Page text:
National health care law firm WhatleyKallas is once again teaming up with Consumer Watchdog to bring lawsuits over mandatory mail-order drug programs that allegedly discriminate against HIV/AIDS patients.
Earlier this month, Edith Kallas and Alan Mansfield of WhatleyKallas and the nonprofit consumer advocacy group sued CVS Health in the U.S. District Court for the Northern District of California on behalf of four anonymous plaintiffs. The suit, which seeks class action certification, claims that the pharmacy giant’s insurance plan violates plaintiffs’ privacy by forcing them to buy their HIV/AIDS medication at retail CVS stores or have them mailed to their home. A nearly identical suit was filed the same day in California’s Central District trial court.
“This program threatens HIV/AIDS patients’ health and privacy,” according to the complaint. “If HIV/AIDS patients in [health plans where CVS Caremark controls pharmacy benefits] do not obtain their HIV/AIDS medications from [Caremark California Specialty Pharmacy], then they must either pay more out-of-pocket or pay full price with no insurance benefits whatsoever—thousands of dollars or more each month—to purchase their medications at an in-network community pharmacy where they can receive counseling from a pharmacist and other services they may need to stay alive.”
A spokesman for CVS described the allegations as “both factually and legally incorrect.”
“Our highest priority is assuring patient access to clinically appropriate drugs while managing overall health care costs for our clients, and we offer our clients multiple clinical tools and pharmacy network options targeted at achieving both of these goals,” according to an email from the spokesman. ”This includes an option for clients to allow their members with HIV to fill their HIV-related medications at in-network local independent pharmacies and other national chain retail pharmacies.”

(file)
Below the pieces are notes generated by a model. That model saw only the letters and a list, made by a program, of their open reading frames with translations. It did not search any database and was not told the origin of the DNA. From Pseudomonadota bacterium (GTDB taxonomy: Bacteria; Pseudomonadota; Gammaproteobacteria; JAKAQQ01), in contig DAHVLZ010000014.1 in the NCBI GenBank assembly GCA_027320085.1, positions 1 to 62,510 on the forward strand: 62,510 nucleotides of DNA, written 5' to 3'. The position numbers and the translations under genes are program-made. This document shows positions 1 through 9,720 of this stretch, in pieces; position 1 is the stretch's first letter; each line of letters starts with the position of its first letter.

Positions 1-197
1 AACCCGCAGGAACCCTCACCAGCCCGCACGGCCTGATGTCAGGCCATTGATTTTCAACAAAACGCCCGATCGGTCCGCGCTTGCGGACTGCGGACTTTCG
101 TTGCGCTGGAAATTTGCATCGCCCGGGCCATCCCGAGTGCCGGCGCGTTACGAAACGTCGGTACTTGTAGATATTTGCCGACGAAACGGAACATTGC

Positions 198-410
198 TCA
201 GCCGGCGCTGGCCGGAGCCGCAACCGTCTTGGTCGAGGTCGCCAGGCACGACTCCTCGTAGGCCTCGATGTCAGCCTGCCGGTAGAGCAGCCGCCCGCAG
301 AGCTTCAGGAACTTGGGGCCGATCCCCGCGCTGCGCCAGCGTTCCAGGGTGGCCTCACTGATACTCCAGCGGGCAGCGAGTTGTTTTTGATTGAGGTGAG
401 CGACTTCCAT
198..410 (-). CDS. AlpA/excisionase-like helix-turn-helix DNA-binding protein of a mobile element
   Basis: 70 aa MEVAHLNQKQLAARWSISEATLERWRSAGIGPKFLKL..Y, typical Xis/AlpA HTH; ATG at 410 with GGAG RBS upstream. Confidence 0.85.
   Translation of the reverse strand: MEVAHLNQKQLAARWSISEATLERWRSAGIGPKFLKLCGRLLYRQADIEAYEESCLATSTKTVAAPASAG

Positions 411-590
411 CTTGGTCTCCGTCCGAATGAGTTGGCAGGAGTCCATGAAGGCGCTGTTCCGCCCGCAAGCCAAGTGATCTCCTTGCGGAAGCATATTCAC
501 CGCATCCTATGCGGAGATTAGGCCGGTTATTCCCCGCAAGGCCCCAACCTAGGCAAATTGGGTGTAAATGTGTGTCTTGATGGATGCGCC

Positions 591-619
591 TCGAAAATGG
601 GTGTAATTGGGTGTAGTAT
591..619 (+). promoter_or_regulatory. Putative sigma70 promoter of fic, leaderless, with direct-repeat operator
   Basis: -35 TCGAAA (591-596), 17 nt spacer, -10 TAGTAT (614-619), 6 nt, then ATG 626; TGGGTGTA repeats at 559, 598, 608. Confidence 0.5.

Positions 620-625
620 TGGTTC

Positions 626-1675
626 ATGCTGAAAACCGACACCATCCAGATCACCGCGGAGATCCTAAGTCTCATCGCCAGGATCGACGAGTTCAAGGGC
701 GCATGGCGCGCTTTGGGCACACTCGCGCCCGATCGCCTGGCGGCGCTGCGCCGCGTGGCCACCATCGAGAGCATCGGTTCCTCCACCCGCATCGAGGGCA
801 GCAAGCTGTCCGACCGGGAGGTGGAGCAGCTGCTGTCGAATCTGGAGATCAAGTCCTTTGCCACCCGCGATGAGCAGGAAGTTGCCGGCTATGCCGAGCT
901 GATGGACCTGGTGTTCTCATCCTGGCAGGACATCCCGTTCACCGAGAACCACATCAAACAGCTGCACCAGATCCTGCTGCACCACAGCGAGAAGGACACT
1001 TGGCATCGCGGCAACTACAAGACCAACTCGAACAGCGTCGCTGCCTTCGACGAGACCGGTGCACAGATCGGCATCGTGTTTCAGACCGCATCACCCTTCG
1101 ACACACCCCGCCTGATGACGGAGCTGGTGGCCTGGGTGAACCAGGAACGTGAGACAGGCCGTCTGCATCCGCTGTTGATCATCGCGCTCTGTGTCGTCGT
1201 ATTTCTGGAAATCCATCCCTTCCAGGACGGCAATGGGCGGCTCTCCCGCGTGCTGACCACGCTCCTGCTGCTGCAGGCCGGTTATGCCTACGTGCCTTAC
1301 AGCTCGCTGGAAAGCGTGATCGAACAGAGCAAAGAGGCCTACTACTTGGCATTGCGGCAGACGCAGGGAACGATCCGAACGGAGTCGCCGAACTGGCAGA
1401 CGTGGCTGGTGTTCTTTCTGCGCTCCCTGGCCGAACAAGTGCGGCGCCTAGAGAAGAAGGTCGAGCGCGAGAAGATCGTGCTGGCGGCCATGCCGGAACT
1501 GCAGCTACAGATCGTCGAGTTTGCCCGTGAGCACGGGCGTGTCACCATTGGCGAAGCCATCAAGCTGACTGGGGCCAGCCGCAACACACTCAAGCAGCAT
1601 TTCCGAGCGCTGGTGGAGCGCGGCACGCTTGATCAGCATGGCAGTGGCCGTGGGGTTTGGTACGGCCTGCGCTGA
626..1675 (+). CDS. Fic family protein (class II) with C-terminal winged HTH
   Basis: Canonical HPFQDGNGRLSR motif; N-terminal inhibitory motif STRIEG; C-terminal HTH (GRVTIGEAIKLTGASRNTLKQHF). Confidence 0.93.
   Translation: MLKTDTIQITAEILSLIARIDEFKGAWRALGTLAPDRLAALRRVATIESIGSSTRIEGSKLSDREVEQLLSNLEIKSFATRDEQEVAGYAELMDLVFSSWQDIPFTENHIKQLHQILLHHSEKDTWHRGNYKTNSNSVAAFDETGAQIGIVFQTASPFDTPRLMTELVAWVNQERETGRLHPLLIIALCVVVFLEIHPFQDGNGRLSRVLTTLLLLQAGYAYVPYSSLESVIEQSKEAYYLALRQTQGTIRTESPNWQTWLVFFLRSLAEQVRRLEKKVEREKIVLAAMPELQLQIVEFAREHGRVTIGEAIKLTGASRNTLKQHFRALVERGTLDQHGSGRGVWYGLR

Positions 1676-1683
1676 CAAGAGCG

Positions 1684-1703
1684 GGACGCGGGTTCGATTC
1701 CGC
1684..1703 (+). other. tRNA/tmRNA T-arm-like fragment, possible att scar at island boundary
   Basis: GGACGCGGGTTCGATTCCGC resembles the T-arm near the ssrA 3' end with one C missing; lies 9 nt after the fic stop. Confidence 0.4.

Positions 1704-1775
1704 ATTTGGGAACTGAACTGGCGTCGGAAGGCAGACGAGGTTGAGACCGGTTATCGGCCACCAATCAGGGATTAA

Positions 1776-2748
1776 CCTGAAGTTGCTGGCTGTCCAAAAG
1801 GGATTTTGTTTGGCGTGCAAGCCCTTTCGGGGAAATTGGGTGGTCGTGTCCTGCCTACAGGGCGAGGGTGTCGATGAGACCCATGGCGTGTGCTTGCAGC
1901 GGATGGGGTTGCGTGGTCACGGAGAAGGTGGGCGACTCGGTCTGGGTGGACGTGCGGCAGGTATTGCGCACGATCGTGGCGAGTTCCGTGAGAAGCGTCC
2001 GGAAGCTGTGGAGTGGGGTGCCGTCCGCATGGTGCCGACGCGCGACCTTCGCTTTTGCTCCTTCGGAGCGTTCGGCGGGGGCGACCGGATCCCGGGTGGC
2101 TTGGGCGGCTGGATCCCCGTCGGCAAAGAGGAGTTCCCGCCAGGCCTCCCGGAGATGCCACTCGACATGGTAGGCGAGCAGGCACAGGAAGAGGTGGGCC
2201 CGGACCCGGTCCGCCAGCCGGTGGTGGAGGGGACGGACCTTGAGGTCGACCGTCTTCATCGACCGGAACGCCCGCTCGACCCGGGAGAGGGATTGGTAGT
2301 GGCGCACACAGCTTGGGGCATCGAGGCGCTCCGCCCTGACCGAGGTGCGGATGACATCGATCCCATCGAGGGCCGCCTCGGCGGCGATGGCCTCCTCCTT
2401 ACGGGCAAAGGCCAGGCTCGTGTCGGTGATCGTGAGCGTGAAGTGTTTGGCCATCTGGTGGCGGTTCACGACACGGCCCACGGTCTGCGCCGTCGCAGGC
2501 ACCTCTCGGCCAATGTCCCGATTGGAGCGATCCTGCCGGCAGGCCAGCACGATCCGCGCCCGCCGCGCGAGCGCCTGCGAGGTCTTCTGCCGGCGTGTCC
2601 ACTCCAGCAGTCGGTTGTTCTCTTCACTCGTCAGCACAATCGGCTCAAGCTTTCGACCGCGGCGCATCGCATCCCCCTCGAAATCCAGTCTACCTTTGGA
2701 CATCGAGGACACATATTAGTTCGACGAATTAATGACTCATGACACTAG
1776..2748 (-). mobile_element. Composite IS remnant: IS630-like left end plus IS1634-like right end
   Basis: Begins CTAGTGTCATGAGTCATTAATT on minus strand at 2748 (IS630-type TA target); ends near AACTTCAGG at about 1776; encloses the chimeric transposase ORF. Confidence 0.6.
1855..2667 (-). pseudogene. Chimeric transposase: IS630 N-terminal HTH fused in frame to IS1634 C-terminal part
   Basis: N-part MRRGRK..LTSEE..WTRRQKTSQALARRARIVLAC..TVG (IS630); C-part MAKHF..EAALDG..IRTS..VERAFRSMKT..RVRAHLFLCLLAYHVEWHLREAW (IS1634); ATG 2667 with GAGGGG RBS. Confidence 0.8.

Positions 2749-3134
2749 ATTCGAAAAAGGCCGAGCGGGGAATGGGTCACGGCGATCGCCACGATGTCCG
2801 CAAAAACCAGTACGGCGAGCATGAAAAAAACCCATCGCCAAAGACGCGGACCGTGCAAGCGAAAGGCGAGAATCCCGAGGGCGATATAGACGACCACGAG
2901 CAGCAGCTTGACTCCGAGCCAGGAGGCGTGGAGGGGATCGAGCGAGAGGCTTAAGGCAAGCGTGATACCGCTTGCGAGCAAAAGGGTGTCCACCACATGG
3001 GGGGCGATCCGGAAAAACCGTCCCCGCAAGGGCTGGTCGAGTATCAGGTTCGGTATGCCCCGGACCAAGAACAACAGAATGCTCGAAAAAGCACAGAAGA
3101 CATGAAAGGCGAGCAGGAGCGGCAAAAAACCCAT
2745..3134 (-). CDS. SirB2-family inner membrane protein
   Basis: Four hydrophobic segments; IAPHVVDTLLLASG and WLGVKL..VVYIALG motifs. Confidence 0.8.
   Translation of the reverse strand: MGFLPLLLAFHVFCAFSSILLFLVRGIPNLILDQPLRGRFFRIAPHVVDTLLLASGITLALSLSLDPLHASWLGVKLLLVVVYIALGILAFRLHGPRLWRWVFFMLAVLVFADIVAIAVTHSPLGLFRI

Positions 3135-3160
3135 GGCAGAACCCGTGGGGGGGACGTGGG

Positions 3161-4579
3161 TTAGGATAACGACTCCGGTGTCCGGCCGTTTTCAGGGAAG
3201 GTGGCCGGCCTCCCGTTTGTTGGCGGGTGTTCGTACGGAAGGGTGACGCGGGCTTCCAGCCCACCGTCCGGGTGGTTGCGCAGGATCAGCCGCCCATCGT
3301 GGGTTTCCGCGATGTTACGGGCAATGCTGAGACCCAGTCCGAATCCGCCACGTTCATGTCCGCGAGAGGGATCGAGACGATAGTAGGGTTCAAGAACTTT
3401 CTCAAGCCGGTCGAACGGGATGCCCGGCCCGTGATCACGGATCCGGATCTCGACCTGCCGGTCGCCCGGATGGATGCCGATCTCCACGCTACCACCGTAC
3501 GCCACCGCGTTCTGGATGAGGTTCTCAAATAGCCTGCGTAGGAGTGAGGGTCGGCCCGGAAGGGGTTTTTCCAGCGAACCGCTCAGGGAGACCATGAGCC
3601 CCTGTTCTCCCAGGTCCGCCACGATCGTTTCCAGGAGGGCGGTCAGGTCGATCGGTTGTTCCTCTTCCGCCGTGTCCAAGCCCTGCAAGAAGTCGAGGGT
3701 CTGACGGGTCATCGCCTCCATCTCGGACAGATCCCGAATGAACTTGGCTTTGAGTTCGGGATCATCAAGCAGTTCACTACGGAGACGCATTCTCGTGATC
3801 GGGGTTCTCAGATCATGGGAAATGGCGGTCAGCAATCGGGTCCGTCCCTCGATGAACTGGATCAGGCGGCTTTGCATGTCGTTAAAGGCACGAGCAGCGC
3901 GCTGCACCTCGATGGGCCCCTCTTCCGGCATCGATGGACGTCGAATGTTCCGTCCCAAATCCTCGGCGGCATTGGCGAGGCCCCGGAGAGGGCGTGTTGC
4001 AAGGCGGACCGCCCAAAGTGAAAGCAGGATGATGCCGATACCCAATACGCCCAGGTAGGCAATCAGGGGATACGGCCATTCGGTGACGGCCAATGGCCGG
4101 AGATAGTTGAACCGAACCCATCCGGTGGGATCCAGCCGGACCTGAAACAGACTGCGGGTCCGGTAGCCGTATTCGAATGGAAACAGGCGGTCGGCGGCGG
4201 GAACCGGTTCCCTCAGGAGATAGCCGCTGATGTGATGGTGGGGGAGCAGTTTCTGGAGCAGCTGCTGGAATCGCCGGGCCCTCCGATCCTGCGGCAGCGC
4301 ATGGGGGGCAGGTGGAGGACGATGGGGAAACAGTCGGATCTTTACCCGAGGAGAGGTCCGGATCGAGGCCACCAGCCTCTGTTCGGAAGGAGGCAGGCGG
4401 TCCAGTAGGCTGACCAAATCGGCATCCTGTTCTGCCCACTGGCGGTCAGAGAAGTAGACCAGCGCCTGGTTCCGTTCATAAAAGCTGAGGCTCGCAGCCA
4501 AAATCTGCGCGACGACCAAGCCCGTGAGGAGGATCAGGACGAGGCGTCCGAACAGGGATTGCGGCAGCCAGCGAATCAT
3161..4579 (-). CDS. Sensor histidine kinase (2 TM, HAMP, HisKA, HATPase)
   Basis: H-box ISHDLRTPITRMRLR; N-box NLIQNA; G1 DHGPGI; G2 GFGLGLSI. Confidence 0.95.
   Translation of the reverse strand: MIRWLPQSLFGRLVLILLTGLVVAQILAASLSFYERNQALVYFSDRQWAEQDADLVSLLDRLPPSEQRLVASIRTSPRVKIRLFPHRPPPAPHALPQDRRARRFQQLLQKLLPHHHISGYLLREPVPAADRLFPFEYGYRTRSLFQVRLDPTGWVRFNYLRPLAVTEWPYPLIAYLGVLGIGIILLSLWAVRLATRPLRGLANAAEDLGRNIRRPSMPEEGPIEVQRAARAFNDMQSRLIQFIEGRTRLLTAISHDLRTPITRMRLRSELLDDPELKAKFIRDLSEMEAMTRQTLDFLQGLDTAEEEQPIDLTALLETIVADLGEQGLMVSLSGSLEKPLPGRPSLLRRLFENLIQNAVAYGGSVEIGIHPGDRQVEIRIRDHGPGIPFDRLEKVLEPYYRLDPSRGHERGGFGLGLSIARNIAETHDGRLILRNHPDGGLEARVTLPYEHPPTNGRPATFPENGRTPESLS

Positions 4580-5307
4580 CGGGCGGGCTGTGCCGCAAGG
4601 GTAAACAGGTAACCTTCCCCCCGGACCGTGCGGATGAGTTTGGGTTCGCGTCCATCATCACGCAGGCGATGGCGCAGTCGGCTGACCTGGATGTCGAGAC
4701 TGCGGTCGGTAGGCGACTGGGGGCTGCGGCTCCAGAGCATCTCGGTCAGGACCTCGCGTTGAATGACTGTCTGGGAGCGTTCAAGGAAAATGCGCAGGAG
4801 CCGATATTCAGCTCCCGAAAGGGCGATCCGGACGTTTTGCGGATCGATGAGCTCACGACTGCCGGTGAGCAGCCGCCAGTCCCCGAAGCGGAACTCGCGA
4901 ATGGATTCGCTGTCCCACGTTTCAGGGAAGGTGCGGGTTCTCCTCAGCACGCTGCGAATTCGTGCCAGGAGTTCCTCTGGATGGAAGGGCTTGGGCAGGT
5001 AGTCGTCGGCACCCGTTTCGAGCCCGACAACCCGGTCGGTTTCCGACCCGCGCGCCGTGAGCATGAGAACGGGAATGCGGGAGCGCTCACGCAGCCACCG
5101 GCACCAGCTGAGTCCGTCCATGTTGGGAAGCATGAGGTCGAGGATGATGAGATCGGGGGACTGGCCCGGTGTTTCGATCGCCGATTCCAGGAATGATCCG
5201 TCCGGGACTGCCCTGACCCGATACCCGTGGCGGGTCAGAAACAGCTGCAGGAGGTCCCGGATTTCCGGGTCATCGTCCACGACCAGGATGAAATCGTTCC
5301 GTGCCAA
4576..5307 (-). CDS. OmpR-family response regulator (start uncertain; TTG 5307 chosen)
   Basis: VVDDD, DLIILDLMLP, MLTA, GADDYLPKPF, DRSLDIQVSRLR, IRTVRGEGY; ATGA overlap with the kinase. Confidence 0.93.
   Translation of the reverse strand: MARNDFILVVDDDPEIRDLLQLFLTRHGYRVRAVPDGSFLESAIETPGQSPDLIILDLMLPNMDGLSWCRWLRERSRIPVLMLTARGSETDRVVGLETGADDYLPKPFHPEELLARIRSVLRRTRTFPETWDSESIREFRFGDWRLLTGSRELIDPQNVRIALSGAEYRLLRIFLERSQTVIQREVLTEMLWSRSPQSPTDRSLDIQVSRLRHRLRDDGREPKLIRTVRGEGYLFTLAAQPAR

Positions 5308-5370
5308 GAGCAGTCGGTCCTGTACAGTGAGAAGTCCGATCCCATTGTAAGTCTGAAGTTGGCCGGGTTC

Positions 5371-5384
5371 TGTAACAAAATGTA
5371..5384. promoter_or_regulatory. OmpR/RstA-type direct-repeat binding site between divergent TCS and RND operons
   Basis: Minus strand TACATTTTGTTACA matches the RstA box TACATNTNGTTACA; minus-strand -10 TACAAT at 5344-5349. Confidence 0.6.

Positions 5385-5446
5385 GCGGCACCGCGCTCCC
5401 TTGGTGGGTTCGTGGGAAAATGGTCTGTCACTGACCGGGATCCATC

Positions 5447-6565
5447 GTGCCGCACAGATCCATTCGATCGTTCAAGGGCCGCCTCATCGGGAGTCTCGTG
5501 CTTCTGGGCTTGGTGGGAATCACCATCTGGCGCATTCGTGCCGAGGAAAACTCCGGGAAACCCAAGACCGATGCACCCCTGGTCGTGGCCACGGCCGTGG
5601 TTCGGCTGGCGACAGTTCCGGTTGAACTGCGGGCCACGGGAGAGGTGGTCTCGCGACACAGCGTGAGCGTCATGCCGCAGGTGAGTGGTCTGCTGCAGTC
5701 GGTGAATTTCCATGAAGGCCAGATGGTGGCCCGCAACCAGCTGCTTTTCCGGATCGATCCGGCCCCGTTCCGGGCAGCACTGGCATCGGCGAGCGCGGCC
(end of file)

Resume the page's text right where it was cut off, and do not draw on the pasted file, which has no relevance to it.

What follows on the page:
The complaint alleges the program violates the Affordable Care Act and federal laws that safeguard HIV/AIDS patients’ health and privacy. In addition to class certification, it seeks damages and a court order preventing CVS from continuing the mandatory mail-order program.
In the last few years, WhatleyKallas and Consumer Watchdog have gone after health insurers —including UnitedHealth Group Inc., Anthem Inc. and Aetna Inc. — for the same practice. All of the suits have settled, with at least two companies, United and Anthem, agreeing to allow patients to opt out of the mail-order program.
Ironically, the settlement with Aetna recently resulted in another wave of breach of privacy lawsuits against the health insurer after notices relating to the settlement were mailed last summer in envelopes with glassine windows that revealed thousands of HIV patients’ names and conditions. A $17 million payment to settle claims filed in federal court in Philadelphia currently is awaiting judicial approval.
Kallas, Mansfield and Consumer Watchdog are representing a John Doe plaintiff against Aetna in a suit stemming from the improper disclosure in U.S. district court in Northern California.
CVS has until mid-March to respond to the suits.
Earlier this month, the U.S. Department of Justice asked CVS and Aetna for more information on CVS Health’s bid to buy the Connecticut-based health insurer under the antitrust Hart-Scott-Rodino Act, according to a federal SEC filing.
— Read Lawyers Say Fed Regulators Will Scrutinize Aetna-CVS Deal on ThinkAdvisor.
Kristen Rasmussen is an Atlanta-based reporter who covers health care, corporate legal departments and in-house attorneys for ALM.